In the twelve minutes it took the food to be prepared the place filled so quickly there was nowhere left to sit.  I confess I wasn’t too disappointed with a take-away. I was feeling like tucking into a cheap but pleasant enough £6.99 Oyster Bay Sauvignon Blanc I’d sourced earlier. Jaffa is dry you see. Not even BYOB. 

Back home the food turned out to be lovely, alive with herbs, spices and oils. Street food. Quick, satisfying and uncomplicated - probably a bit like one of the those videos the Chinese man was selling until he was chased out.

MarkADDYStreetpartyJaffa 050.JPG

The revelation was the fetayer, a spiced lamb pasty cum calzone affair with cheese included. Next time I want a quick, sharp, flavour-packed filler and I’m in the area, this is going to be objective one. 

The shawarma was a charmer.  

Shaved chicken from the spit, grilled and them livened up with spices, rolled by the customer (me) in a pitta sandwich with tomato, some jalapenos from the salad box, lettuce and cucumber too, onions optional. I even stuck in some hummus.

The lamb shish was beautifully done and came with a killer salsa to be self-applied, the mezze was fat with hummus, olives, yoghurt, cucumber and so on plus a cracking sweet red pepper collation. The tabouleh, that parsley, mint, bulgar, tomato, olive oil and lemon juice Near East staple, was good company on the Jaffa food ride too.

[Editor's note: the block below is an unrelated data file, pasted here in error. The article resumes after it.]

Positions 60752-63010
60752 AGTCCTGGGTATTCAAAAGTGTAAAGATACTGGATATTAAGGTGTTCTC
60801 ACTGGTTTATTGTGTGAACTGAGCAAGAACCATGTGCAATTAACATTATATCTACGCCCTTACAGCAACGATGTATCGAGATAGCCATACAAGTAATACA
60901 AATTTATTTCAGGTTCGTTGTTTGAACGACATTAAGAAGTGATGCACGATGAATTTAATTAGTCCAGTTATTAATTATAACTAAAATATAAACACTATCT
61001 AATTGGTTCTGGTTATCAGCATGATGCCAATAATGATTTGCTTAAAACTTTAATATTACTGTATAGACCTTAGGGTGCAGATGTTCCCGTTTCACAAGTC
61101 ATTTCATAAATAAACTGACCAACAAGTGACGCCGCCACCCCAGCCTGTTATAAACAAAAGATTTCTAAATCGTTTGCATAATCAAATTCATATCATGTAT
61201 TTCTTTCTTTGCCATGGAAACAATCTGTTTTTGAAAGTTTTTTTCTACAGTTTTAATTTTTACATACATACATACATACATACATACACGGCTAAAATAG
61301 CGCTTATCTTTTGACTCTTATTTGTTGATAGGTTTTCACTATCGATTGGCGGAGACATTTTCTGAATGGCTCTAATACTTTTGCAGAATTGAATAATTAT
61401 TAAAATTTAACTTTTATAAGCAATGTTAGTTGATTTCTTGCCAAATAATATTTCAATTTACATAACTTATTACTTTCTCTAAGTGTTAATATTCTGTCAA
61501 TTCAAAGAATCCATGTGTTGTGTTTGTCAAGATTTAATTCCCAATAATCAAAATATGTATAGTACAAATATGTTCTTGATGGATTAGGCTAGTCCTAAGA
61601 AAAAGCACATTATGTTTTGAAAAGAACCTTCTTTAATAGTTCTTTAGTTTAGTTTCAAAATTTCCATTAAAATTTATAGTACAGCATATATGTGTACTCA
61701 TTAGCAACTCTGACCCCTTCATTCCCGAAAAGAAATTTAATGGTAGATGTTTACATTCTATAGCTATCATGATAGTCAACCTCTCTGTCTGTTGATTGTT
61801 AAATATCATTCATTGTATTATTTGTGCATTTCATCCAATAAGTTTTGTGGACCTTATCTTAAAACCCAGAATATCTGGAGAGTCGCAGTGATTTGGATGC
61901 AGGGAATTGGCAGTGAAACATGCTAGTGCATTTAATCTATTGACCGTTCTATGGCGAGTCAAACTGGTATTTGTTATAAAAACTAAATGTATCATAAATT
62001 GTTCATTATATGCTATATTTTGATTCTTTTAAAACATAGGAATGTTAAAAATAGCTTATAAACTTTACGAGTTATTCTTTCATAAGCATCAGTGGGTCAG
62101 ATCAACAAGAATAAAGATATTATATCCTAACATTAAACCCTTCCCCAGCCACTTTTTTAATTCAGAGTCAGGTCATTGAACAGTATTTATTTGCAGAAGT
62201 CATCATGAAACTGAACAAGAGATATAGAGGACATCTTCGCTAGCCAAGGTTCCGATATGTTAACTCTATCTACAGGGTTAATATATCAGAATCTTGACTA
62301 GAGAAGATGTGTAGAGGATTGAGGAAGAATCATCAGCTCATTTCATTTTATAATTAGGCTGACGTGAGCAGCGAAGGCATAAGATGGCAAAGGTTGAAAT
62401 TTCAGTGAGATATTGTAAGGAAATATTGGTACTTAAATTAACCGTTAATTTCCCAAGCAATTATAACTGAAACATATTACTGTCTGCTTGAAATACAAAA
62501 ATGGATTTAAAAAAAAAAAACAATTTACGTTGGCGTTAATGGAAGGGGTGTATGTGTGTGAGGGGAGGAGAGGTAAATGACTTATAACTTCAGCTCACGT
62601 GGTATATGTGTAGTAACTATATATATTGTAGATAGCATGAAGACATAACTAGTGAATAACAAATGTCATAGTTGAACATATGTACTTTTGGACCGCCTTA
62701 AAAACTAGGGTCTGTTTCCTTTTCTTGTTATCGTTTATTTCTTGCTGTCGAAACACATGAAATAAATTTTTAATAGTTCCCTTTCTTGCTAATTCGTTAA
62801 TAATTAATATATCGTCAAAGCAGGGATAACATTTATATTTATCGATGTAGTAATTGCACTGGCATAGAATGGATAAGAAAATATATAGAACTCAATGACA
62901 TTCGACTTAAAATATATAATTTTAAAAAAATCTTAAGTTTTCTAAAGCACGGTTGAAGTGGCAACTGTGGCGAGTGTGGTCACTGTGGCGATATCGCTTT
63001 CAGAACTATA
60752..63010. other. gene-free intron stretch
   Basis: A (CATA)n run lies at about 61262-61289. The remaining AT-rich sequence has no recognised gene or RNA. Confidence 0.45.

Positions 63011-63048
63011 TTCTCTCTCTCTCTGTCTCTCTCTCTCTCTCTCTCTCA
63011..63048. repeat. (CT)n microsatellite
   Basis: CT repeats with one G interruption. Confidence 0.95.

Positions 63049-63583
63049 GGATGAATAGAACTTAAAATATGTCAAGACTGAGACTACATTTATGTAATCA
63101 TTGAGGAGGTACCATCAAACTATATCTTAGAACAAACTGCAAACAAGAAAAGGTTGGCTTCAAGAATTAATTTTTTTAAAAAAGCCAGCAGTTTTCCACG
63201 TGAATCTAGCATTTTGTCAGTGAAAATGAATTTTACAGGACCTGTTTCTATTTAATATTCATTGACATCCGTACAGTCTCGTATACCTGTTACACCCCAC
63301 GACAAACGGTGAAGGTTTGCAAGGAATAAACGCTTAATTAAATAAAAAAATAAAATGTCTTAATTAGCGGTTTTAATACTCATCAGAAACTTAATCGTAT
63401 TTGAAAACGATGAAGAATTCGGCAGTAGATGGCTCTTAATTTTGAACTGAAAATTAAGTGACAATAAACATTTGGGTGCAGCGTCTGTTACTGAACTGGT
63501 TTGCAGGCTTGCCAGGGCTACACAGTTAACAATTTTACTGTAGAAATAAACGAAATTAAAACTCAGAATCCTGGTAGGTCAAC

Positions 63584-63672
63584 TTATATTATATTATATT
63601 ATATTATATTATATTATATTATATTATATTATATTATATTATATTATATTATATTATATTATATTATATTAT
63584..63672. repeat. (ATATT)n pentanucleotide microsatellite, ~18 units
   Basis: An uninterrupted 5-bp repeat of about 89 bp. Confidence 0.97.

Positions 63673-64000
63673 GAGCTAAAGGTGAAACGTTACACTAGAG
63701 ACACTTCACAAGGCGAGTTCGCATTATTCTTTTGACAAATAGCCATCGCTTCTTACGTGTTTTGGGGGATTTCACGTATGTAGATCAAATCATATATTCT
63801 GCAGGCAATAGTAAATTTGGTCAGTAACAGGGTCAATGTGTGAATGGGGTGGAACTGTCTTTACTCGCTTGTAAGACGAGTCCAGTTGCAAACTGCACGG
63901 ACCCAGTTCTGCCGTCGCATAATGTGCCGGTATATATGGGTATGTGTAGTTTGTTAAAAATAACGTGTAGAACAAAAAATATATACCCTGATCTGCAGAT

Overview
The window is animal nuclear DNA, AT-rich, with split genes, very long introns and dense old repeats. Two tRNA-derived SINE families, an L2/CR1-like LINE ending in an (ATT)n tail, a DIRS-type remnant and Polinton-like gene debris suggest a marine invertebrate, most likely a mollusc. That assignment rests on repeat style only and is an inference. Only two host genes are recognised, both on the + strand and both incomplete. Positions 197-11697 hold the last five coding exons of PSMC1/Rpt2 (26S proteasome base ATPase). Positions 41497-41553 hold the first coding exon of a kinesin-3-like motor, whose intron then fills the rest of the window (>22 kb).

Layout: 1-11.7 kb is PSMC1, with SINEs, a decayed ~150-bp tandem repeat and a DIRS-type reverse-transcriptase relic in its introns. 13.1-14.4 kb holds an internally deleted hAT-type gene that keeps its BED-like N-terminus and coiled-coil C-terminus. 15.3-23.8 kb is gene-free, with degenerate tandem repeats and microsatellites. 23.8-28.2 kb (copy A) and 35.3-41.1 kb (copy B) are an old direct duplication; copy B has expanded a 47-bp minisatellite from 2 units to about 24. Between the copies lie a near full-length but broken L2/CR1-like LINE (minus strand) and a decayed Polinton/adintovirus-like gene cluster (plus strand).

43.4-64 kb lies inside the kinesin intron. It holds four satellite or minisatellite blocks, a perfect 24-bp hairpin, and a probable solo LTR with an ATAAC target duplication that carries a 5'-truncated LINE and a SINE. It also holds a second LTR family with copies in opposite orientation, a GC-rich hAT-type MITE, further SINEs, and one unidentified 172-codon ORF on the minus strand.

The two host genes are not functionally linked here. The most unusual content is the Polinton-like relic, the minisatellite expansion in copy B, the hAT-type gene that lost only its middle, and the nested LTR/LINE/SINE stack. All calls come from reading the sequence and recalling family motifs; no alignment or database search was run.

MarkADDYStreetpartyJaffa 033.JPG

Jaffa will never win any awards for quality of decor or smartness but it is worth seeking out for the food.

I finished off the meal in the garden with the Oyster Bay.

England in the sunshine, all the trees fresh green, the bluebells out, the apple blossom floating down - paradise I tell you.  

'East is east and west is west and never the twain shall meet,' wrote Rudyard Kipling. Not in my back garden. East and west came together in pure harmony. 

Follow @JonathSchofield on Twitter.

Rating: 13.5/20

7.5/10 food

2/5 service

4/5 ambience (because of the sheer mayhem of nationalities – 0/5 for decor, if we marked for that)



185 Wilmslow Road 


M14 5AP

0161 225 0800

Venues are rated against the best examples of their kind: fine dining against the best fine dining, cafes against the best cafes. Following on from this the scores represent: 1-5 saw your leg off and eat it, 6-9 get a DVD, 10-11 if you must, 12-13 if you’re passing,14-15 worth a trip,16-17 very good, 17-18 exceptional, 19 pure quality, 20 perfect. More than 20: Gordo gets carried away

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ThomasMay 3rd 2011.

I love the simplicity of the place. Hey and some of those DVDs are good

HafasMay 4th 2011.

This is a great little place, one of the best on the strip and funny on the service. Pleasant or a bit off.

Gillynumber1May 11th 2011.

Lamb Shawarma is amazing!

GoodfoodfolkApril 23rd 2012.

Jaffa used to regime supreme, but recent trips show the veggie/vegan choice has gone downhill. Go to Falafel (great staff and fresh food, towards the Whitworth Park end of curry mile) and Safed (Bloom Street, back of Canal Street) are firm favourties. RIP Jaffa.